You must have been involved in a lot of projects on campus? Tell us about them.

I was the Vice President of the Student Representative Council (SRC). I am dedicated to transforming the overall student welfare of the University of Namibia by dealing with all issues that impede the affable atmosphere of academic credibility for all students.

Having had the experience of being the secretary for Academic Affairs on the University of Namibia student body. My role required me to safeguard the general welfare of all students in relation to academic matters.

This position allowed me to make evident lasting transformation in the academic environment of the University of Namibia. The difference that I have made in many students lives is remarkable. My office was the custodian of all students of the University with regard to academic matters.

I also represented the students interests on the Senate body of the university. I represented student interest when exam results were declared null and void. When you represent students you don’t look at their nationality but what is best for them academically.SRC

Do you still plan on furthering your education?

I see myself completing my PhD and becoming Dr. Hilma Moses.

I also want  to contribute in compiling academic literature from a Namibian’s perspective.

What’s your opinion on the state of education in Africa?

Africa is concentrating on providing free education but overlooks the quality of the education. It’s good to make education accessible but with accessibility should be quality. Therefore, the education systems should be revised.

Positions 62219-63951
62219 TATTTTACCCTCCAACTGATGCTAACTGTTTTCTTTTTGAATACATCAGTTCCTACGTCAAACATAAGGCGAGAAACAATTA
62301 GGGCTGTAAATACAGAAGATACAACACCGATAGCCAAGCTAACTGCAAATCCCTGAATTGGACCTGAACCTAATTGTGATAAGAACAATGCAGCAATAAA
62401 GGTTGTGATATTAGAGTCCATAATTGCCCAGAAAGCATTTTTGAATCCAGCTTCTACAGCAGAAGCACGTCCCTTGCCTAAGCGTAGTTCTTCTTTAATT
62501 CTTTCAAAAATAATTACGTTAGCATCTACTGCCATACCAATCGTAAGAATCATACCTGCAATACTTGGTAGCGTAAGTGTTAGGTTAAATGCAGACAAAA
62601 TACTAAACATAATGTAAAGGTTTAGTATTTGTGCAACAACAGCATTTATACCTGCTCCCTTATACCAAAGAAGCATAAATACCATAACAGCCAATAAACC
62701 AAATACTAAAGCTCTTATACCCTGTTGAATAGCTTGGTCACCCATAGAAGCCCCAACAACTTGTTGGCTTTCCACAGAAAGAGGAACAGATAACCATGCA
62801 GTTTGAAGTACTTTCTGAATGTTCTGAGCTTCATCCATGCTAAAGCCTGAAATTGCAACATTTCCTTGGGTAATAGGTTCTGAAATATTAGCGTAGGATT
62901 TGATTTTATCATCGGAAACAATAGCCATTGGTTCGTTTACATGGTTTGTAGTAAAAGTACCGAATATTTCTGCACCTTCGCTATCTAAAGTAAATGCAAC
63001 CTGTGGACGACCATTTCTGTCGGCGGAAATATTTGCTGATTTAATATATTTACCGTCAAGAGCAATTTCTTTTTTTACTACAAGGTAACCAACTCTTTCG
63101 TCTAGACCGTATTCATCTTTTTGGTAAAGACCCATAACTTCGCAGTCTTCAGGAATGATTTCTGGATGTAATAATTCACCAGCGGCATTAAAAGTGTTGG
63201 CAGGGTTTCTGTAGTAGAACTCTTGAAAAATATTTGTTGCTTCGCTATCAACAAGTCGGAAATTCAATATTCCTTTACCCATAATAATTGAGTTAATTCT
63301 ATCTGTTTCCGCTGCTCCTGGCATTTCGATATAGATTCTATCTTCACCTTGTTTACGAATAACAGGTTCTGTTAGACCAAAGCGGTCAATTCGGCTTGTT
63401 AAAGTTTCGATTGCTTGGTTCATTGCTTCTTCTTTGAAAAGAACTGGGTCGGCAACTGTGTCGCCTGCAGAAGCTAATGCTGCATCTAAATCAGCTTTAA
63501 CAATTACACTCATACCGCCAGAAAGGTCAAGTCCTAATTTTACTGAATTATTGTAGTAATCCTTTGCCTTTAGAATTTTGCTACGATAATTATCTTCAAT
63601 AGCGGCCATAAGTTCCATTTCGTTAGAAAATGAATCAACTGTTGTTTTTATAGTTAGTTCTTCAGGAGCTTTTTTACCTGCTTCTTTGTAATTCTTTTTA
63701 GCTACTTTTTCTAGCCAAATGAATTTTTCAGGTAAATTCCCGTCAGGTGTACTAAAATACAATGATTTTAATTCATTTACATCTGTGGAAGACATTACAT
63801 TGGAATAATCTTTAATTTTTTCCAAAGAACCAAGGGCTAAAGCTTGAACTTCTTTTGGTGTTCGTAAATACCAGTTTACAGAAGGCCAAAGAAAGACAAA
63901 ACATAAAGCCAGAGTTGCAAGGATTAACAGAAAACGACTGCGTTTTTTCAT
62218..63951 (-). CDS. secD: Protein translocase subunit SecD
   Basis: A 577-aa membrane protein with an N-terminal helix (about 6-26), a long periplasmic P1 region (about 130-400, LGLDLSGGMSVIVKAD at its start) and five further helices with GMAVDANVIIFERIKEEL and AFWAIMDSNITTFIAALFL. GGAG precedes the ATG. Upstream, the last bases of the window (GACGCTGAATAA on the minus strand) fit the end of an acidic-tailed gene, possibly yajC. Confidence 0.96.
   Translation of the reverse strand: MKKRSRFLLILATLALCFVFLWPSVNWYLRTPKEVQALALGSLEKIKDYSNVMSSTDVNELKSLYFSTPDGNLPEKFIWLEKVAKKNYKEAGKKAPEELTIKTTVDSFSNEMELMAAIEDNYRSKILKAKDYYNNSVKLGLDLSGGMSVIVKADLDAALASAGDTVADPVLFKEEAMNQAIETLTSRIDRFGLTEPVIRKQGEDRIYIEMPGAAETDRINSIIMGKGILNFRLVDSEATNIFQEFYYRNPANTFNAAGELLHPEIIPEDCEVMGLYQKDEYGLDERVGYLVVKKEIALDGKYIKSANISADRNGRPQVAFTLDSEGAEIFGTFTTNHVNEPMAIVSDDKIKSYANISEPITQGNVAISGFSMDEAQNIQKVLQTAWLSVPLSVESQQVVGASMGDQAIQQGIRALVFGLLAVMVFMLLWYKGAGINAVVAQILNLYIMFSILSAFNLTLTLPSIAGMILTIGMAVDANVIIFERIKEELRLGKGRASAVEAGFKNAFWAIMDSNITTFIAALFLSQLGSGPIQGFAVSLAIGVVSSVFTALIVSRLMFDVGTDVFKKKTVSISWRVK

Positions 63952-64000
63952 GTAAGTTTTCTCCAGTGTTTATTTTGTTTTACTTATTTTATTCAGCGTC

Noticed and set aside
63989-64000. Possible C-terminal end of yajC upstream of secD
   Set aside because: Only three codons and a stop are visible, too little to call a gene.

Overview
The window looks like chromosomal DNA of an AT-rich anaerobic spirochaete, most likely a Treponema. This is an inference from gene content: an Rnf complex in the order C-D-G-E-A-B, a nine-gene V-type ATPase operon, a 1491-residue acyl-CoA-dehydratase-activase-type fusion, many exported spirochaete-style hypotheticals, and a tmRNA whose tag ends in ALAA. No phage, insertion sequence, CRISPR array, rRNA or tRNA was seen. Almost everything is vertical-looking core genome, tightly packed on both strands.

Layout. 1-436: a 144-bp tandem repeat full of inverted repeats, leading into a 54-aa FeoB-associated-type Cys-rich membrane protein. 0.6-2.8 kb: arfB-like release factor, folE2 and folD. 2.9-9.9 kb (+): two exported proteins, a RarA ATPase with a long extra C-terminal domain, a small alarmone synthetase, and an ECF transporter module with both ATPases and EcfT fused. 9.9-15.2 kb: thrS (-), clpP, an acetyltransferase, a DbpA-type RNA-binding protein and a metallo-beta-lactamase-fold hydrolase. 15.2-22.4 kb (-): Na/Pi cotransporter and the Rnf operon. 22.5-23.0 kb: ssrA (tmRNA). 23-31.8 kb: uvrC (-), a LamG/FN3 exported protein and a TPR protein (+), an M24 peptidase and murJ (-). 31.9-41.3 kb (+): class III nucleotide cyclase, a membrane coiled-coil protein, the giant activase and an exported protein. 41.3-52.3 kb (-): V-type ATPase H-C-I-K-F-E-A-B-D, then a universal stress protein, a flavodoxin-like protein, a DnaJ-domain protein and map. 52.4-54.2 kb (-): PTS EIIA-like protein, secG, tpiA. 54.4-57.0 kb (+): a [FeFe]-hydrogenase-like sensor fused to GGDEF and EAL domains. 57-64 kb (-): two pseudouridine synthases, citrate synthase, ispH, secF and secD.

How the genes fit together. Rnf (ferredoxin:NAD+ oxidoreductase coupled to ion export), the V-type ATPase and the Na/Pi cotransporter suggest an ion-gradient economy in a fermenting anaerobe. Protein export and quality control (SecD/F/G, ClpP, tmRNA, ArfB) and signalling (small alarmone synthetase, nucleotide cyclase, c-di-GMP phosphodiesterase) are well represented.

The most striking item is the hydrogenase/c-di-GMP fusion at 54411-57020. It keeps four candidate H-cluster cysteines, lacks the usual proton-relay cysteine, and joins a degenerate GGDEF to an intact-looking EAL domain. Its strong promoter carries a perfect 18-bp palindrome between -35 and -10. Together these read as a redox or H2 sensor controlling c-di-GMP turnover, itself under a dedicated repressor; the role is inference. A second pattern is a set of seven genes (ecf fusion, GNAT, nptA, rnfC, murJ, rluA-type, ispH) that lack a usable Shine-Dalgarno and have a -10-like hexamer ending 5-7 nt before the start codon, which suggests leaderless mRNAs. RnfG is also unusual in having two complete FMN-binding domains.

One of the problems with African education is academic victimization of students. Exam papers are leaked by those who are supposed to be protecting them.

We need to promote and protect the right to education through Agenda 2063 and Sustainable Development Goals.

What projects have you been involved in?

I am the co-founder of Young Woman Arise Impact Project which was established through the University of Namibia Legal Aid clinic. We promote the rights of young women to health and sanitation.

We distribute “care packages” consisting of soap, face cloth, toothpaste, tooth brush and sanitary towels. In 2015, we donated 500 care packages. We also have an initiative called “Donate a Bra” where we urge women to donate a bra to those in need.

I also have an online platform called Namibian Opportunities. This is to expose Namibian youths to national and international opportunities. Namibia is under-represented in international organizations and I would like to see more people from my country in influential positions.


What would you like to be known for in your country?

I want to be known as an advocate for youth and opportunities for young people. I want to be known as a selfless leader. Someone who goes out of their way to create a path for others.

When you are a leader you go out of your way to serve people and that’s what I strive to do. Most importantly, I would like to be remembered as a God-fearing woman.

If you had the chance to prepare lunch for Namibia’s President, what would be on the menu?

I would prepare Oshiwambo traditional food because it represents where I come from.

Oshiwambo traditional food usually includes traditional chicken, omahangu porridge and evada (spinach).

What 3 things are in your bucket list?

  1. Sky diving.
  2. Drag racing.
  3. Live in another African country, which I have achieved. ( I’ve lived in South Africa and currently live in Ethiopia)

Want to see women you know featured on SLA? Tell us what amazing things women are doing in your communities here.

Black women and the MBA: What to consider

shehive london she leads africa mba

Despite the fact that rising tuition costs have led some to question the true value of an advanced business degree, the MBA remains a popular course of study. It’s certainly expensive. And the first few years out of school can be difficult as graduates look to balance budding careers with paying off student debt. But there’s little doubt that in most cases, the MBA can also help the same graduates to obtain better jobs with more satisfying career paths.